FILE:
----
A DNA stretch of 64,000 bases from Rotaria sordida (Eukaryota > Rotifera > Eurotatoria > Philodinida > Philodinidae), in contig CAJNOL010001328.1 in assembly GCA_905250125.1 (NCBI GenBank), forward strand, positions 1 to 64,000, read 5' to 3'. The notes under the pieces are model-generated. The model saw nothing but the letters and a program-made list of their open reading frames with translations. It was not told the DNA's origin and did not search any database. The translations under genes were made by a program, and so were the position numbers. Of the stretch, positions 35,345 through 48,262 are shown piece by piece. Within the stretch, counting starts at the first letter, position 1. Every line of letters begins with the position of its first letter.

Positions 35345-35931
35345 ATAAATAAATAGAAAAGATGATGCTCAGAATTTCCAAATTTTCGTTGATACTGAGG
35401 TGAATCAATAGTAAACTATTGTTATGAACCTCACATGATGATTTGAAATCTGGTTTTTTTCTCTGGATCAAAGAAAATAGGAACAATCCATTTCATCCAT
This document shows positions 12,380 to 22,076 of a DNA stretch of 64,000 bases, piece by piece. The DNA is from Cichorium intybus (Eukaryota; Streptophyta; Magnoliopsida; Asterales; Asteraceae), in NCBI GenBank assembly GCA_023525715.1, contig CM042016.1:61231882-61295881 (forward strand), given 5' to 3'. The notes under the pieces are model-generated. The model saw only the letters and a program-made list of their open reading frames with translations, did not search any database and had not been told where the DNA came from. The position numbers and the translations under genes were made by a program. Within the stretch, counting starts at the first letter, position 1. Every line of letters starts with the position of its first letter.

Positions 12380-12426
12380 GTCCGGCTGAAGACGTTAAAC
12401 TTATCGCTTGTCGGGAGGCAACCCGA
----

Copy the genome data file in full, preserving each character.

A DNA stretch of 64,000 bases from Rotaria sordida (Eukaryota > Rotifera > Eurotatoria > Philodinida > Philodinidae), in contig CAJNOL010001328.1 in assembly GCA_905250125.1 (NCBI GenBank), forward strand, positions 1 to 64,000, read 5' to 3'. The notes under the pieces are model-generated. The model saw nothing but the letters and a program-made list of their open reading frames with translations. It was not told the DNA's origin and did not search any database. The translations under genes were made by a program, and so were the position numbers. Of the stretch, positions 35,345 through 48,262 are shown piece by piece. Within the stretch, counting starts at the first letter, position 1. Every line of letters begins with the position of its first letter.

Positions 35345-35931
35345 ATAAATAAATAGAAAAGATGATGCTCAGAATTTCCAAATTTTCGTTGATACTGAGG
35401 TGAATCAATAGTAAACTATTGTTATGAACCTCACATGATGATTTGAAATCTGGTTTTTTTCTCTGGATCAAAGAAAATAGGAACAATCCATTTCATCCAT
This document shows positions 12,380 to 22,076 of a DNA stretch of 64,000 bases, piece by piece. The DNA is from Cichorium intybus (Eukaryota; Streptophyta; Magnoliopsida; Asterales; Asteraceae), in NCBI GenBank assembly GCA_023525715.1, contig CM042016.1:61231882-61295881 (forward strand), given 5' to 3'. The notes under the pieces are model-generated. The model saw only the letters and a program-made list of their open reading frames with translations, did not search any database and had not been told where the DNA came from. The position numbers and the translations under genes were made by a program. Within the stretch, counting starts at the first letter, position 1. Every line of letters starts with the position of its first letter.

Positions 12380-12426
12380 GTCCGGCTGAAGACGTTAAAC
12401 TTATCGCTTGTCGGGAGGCAACCCGA